London cab drivers are banding together in a potential group legal action against ridesharing app Uber for damages and loss of earnings reportedly totalling more than £500m.
Unite’s Cab Section is encouraging its members who are registered with Transport for London (TfL) to sign up to take part in the legal action, which is being handled by law firm Mishcon de Reya and will be fully funded by litigation funding firm Harbour.
Unite and other organisations involved in the potential legal action, including the Licensed Taxi Drivers’ Association (LTDA), United Cabbies Group (UCG), and London Cab Drivers Club (LCDC), among others, argue that cab drivers have suffered losses to their earnings over the five years that Uber broke regulations in the capital, between 2012 to 2017.
“It’s been well-documented that London cab drivers have seen a substantial loss of earnings over the last five years, at least by about a third – and this is linked directly to unfair competition that Uber itself has admitted,” said Unite National Taxi Committee chair Mike Hedges. “It’s only right that if people are losing money because a company has been doing something illegal, then that company should pay the money back.”
London cab drivers, including those who are not trade union members, are eligible to join Cabbie Group Action at no financial risk to themselves whatsoever. The litigation funding firm will cover all legal costs in the potential action, whether cab drivers win or lose.
“At this stage of the process there’s no commitment from drivers – all they’re being asked to do now is register their interest saying they’d like to be part of the action,” Hedges explained.
“In our view, we recommend that members register their interest because, first of all, it’s the right thing to be repaid for loss of earnings, and secondly we’ve met with the law firm, asked the relevant questions and have determined there is no risk to our drivers. Lastly, the greater number of cab drivers who sign up, the more feasible the group action becomes and the more likely it is that a quicker settlement is reached.”
Licence renewal ‘beggars belief’
News of the legal action comes as Uber was granted a 15-month probationary operating licence in the capital last month, after its licence was removed by TfL last September. At an appeal hearing in June, Uber admitted that it had operated outside TfL’s regulatory framework since 2012 – it agreed with TfL over its concerns including Uber’s failure to report serious crime such as sexual assault and the way it conducted background checks on drivers, among other issues.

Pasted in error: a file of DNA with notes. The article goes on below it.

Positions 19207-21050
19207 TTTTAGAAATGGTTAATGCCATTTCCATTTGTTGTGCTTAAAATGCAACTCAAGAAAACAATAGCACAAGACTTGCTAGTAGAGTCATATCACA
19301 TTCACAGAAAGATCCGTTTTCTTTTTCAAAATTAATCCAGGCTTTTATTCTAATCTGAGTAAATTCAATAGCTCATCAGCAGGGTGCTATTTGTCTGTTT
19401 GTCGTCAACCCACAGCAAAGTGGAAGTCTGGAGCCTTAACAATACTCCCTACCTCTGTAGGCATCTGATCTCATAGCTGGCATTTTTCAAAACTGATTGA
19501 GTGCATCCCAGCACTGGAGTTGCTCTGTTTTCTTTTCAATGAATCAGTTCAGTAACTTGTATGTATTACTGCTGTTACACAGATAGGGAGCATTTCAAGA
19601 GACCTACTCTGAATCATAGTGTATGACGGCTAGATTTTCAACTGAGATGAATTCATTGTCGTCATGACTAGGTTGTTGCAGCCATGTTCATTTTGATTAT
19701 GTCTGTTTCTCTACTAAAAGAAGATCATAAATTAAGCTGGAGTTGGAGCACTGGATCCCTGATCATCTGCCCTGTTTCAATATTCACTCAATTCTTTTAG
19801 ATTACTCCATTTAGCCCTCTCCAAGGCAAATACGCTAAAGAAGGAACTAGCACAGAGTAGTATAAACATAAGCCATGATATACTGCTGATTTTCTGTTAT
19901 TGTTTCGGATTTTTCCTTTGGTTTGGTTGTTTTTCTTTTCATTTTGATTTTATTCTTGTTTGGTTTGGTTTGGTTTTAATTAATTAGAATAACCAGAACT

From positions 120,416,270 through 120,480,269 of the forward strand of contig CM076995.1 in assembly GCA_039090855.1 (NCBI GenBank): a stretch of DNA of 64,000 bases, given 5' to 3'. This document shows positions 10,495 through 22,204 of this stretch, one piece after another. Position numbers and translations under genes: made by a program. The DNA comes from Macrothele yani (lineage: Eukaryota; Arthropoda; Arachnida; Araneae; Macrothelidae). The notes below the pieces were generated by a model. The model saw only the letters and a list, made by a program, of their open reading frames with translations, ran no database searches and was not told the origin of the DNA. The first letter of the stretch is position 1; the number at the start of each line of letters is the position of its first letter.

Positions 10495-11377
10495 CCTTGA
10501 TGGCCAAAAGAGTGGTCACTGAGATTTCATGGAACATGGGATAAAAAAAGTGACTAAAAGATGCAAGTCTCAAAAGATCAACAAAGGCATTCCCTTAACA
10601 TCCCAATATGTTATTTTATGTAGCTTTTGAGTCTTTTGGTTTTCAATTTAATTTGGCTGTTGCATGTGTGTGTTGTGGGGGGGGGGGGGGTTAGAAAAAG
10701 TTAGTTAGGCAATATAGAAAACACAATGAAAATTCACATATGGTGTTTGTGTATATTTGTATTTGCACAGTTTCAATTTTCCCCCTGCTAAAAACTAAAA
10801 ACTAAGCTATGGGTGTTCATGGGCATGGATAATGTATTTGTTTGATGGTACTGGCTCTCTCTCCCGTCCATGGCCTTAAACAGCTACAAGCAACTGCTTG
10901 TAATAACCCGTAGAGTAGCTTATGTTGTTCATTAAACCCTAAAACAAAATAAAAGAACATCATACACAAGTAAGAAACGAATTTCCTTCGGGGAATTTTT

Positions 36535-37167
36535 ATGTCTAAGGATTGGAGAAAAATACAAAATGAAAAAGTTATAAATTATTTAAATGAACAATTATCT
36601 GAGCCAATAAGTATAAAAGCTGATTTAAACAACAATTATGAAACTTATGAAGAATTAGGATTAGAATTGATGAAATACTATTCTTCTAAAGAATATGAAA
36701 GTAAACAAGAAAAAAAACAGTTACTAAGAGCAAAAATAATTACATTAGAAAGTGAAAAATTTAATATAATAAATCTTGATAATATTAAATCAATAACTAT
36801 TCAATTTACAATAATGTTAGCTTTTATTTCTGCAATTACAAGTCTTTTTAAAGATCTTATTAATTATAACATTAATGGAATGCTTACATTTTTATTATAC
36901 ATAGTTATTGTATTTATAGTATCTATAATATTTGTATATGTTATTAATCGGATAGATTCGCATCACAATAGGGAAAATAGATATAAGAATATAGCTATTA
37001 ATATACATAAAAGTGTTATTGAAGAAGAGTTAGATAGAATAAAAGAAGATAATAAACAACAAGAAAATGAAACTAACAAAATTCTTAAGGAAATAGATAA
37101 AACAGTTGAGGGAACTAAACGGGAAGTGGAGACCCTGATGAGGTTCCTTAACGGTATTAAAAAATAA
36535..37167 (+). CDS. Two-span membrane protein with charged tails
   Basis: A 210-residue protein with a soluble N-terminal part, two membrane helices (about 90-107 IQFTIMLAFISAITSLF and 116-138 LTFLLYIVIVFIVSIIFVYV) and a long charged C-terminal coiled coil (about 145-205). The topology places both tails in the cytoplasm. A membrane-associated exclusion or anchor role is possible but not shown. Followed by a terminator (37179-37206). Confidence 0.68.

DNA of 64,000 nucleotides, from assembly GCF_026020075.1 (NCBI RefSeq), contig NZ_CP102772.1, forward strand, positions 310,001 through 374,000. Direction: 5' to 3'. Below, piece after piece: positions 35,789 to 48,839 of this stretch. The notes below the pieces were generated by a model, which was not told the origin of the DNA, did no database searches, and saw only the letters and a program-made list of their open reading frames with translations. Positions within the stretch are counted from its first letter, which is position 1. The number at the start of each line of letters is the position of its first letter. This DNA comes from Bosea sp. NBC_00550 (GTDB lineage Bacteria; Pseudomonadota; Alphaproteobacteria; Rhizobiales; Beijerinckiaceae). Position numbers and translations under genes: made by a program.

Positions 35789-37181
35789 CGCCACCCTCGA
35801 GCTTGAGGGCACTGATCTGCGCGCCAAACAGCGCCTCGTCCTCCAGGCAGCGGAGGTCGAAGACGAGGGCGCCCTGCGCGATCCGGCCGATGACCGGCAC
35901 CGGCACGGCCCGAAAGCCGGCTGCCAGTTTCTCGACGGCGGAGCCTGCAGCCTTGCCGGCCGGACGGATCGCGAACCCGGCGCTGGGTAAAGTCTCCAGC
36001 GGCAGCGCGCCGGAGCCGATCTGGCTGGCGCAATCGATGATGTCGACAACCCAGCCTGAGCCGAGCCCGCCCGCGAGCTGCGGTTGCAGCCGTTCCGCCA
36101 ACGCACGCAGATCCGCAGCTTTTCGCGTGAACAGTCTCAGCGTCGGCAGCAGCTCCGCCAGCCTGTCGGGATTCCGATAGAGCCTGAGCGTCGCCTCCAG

The ridesharing firm vowed that it would clean up its act, and convinced Westminster magistrates that it had implemented enough reforms that it could continue to operate under a limited probationary licence.
But Unite believes these reforms are far from being enough to be able to ever trust Uber again.
“This isn’t the first time that Uber has lied, cheated and tried to evade regulations,” Hedges said, as he explained the company’s use of the software Greyball, which enables the firm to deliberately ‘hide’ from regulators. “They lie and cheat all the time, all over the world.”
“This is the same company that when passengers were sexually assaulted and harassed in vehicles and passengers reported it to Uber, the company did nothing – they essentially covered it up,” he added. “How any company can get a licence back after all that simply beggars belief. That the firm was only given a 15-month licence – it asked for an 18-month licence but this was denied – doesn’t inspire a lot of confidence.”
Fair competition call
Unite Cab Section rep Peter Rose explained other ways in which Uber has simply ignored regulations.
“They haven’t been following regulations to the letter of the law – this has happened many times,” he told Sky News this morning. “Telephone lines are a requirement, premises are a requirement, planning permission is a requirement under the [Private Hire Vehicles] Act 1998 – all of those were ignored by Uber.”
Responding to criticism from Institute of Economic Affairs research fellow Rebecca Lowe, who claimed cab drivers were taking part in the legal action because they simply didn’t like competition, Rose said that Unite objects only to competition that’s unfair.
“I’ve been competing with 25,000 cab drivers my entire cab driving career,” he said. “I’ve also been competing with other private hire services apart from Uber and all those private hire services have managed to conduct their business in a fair and reasonable manner and have always adhered to the rules.”
He pointed out that apps in and of themselves are a as a technology more than welcome – if they are developed within regulations, such as Addison Lee’s app.
Hedges vowed that Unite will continue to hold Uber and other companies like it to account. He highlighted another Unite campaign lobbying for a National Cab Act that aims to close many of the loopholes that Uber now exploits, such as cross-border hiring which the police themselves have called “the biggest threat to policing nationally.”
“They can’t come and just make up their own rules,” Hedges said of Uber. “They have to operate within the framework that everyone else operates within.
“There should be no profit without responsibility.”
If you’re a registered London cab driver and believe you should be compensated for loss of earnings from Uber, register your interest with the Cabbies Group Action here.